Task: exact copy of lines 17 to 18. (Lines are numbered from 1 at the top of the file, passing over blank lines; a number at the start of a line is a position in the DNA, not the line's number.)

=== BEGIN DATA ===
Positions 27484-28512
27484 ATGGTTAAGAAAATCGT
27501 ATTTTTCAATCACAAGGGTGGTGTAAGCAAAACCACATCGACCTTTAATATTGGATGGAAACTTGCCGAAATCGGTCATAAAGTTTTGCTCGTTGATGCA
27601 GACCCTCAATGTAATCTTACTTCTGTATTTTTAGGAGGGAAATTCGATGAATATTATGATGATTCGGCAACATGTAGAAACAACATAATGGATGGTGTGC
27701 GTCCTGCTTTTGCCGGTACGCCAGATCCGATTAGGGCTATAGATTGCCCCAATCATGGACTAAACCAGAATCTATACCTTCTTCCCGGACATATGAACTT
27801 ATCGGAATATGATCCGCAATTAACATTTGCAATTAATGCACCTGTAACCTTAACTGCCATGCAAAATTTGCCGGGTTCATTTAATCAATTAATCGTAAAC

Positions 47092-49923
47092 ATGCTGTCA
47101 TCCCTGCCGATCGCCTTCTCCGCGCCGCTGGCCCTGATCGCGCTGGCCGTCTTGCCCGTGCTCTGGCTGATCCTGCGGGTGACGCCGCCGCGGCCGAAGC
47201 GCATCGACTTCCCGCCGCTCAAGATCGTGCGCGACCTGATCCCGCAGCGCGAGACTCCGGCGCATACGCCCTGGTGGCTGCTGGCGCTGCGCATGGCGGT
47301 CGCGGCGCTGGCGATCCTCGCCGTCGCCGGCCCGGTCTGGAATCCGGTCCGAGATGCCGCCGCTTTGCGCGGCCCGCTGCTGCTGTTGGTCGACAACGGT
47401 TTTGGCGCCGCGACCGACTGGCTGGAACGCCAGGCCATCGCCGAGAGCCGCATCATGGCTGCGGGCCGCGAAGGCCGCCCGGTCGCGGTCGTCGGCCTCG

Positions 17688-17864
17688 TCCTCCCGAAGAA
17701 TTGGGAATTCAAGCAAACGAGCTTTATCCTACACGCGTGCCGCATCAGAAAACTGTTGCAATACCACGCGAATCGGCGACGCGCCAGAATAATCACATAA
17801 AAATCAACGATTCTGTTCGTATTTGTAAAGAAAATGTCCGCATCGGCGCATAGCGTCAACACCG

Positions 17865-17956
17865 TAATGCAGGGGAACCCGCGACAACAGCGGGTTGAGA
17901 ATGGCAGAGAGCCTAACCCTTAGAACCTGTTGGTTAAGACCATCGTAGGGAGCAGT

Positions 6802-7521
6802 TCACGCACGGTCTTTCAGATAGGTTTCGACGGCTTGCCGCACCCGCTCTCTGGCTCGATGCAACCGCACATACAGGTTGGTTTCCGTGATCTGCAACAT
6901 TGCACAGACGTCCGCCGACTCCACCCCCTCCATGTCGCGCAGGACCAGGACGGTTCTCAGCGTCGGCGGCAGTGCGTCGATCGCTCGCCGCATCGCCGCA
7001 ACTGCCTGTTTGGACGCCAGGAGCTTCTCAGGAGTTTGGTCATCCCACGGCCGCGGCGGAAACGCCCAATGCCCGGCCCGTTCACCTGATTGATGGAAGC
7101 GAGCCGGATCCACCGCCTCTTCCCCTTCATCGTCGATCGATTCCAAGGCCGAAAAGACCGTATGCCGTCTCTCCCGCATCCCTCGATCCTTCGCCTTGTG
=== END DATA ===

Positions 17865-17956
17865 TAATGCAGGGGAACCCGCGACAACAGCGGGTTGAGA